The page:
0 6 min 8 yrs

Indie film stalwart Debbie Rochon’s directorial debut Model Hunger is a pretty straight forward catch-the-killer story couched in oddities that have the potential to either titillate or turn off audiences. Readers of this website are likely to find themselves on Team Titillate, and that’s a good thing.

Ginny (Lynn Lowry) is a former pinup model who had been unceremoniously forced out of that unforgiving industry years ago. She lives alone in a blue collar neighborhood, ostensibly struggling to cope with the isolation wrought by having been cast aside. While some people cope with that kind of rejection better than others, Ginny’s become a psychotic, vengeful butcher, luring unsuspecting victims-to-be to her house—people that for one reason or another embody the traits she associates with her rejection—and murders them, sadistically and cruelly.

When Debbie (Tiffany Shepis) and Sal (Carmine Capobianco) move in next door, Debbie suspects Ginny of nefarious deeds, though what those are is a mystery. Sal writes off her unease as a result of Debbie’s own mental issues, but we know that her suspicions are justified. Hello, Dramatic Irony. As the body count rises, Debbie travels a perilous path toward discovering Ginny’s savage serial-murder spree.

Model Hunger is Fright Night sans vampires with a dash of John Waters thrown in. One need not have to look too closely to discover the implicit statements on ageism and film/model industry double standards Model Hunger posits. We’ve seen these issues explored before, but here the character of Ginny is a lot less Sunset Boulevard’s Norma Desmond and a lot more Friday the 13th’s Pamela Voorhees.

And if that weren’t enough to separate Model Hunger from other movies that share a similar subject matter, then its sub-textual narration by way of a surreal “TV show” called Suzi’s Secret hosted by a fat-suited Suzi Loraine aggressively spouting positive body affirmations intercut with an assortment of large, lingerie-clad models writhing and cavorting for the camera should be enough to render Model Hunger an island unto itself. It’s bizarre and I mean that in the nicest possible way.

Rochon’s directorial style is best described as utilitarian. She’s the anti-Tim Burton in that she doesn’t seem to apply an over-wrought thumbprint to every shot, every set, and every performance. She composes her shots and the scenes they comprise with a minimalist approach. Given the inherent strangeness of Model Hunger’s story execution, the straight forward visual aesthetic serves the movie well.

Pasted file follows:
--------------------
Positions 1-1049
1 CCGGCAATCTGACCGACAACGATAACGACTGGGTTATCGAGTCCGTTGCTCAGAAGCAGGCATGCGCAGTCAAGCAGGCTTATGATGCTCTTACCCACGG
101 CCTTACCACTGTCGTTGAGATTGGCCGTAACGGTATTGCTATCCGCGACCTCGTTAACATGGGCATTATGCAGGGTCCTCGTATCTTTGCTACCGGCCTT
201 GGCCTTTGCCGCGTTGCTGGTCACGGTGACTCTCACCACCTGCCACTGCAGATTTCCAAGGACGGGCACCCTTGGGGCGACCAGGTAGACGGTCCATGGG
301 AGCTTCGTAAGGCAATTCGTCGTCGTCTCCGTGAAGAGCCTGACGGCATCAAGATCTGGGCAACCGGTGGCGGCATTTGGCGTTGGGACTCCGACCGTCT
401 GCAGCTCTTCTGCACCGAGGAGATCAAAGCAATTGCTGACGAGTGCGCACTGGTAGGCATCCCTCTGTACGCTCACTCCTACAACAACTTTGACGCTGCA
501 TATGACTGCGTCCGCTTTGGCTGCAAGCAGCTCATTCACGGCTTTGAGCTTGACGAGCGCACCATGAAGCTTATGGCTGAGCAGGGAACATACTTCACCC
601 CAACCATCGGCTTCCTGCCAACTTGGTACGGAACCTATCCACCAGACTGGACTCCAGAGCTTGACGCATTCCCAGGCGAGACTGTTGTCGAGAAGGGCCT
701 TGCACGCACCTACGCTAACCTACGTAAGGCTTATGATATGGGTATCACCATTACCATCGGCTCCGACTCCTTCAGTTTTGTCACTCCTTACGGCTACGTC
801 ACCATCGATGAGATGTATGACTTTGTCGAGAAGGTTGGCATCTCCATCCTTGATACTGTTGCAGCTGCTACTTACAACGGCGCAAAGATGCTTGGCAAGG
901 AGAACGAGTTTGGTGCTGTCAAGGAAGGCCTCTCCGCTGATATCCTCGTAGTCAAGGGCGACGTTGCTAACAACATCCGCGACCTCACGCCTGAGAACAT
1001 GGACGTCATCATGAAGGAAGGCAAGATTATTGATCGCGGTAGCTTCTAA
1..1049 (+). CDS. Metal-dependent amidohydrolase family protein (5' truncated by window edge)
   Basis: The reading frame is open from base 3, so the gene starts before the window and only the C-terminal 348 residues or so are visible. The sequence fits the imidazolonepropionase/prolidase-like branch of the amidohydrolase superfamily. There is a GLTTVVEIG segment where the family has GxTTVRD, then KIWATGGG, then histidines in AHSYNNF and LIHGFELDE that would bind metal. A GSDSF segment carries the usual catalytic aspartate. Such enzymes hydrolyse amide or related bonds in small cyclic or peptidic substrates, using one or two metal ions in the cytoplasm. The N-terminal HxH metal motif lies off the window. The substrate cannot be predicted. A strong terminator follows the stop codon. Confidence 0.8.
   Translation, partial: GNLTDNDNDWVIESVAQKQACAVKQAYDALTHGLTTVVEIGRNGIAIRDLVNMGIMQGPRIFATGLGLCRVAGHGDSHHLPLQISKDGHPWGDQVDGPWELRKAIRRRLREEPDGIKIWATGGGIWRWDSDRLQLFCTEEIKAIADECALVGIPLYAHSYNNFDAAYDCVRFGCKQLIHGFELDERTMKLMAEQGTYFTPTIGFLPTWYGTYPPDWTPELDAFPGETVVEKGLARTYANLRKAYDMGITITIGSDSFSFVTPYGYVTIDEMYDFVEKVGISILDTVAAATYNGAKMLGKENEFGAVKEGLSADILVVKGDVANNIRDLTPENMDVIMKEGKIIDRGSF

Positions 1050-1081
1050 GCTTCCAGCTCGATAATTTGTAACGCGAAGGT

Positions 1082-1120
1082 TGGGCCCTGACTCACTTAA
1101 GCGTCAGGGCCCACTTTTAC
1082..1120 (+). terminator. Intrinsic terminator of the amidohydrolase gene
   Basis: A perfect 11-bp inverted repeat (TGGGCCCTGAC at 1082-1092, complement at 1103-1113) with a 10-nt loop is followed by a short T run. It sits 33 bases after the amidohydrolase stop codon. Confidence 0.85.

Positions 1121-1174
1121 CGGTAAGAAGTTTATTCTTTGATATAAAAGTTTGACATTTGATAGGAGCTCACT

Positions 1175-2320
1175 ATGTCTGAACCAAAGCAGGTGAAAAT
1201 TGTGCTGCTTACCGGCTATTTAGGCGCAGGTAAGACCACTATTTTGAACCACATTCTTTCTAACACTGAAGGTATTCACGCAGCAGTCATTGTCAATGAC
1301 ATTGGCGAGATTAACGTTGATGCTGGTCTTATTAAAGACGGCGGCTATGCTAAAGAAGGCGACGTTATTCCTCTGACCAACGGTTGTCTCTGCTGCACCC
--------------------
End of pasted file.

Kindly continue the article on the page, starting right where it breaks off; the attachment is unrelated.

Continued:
The performances here are all on the positive side of the age-old indie film divide of cast competency and that’s a nice surprise. Both Lowry and Shepis in particular are fantastic. And where most films at this budget level suffer from poor performances of the peripheral roles, Model Hunger avoids any such weakness, a testament to its cast members and Rochon’s smart direction of them.

Composer Harry Manfredini, best known for his iconic Friday the 13th score, bestows Model Hunger with original music recalling the tension-building motifs for which he’s known combined with some unusual, outside-the-box elements that fit this movie’s strange tone. Acquiring Manfredini’s services was a real coup for this production and the result is every bit as good as you’d expect.

Model Hunger’s few glaring flaws are of the technical variety. For example, it appears as though processes such as grading and color-correction were largely ignored. There are several shots that are marred by blown out, overexposed sky that’s blooming white rather than the restrained blue that would result from the work of a colorist in post-production. There are also a few shots that are badly—and seemingly inadvertently—out of focus. These and other similar issues rob Model Hunger of the type of cinematic quality that goes a long way toward immersing us inside the fictional world that the movie presents us. And vacillating between cinematic shots and home movie-caliber footage is awfully distracting.

Model Hunger is a visceral, unique interpretation of a familiar tale and an objectively successful directorial debut from someone who’s already done so much to shape New York’s indie/horror/exploitation scene over the past 25 years. It appears Debbie Rochon is every bit the real deal behind the camera as she is in front of it. Model Hunger is a glimpse into what gonzo monstrosities await us in a film landscape in which Debbie Rochon the auteur resides.


Model Hunger is available from Wild Eye Releasing on July 12th, 2016.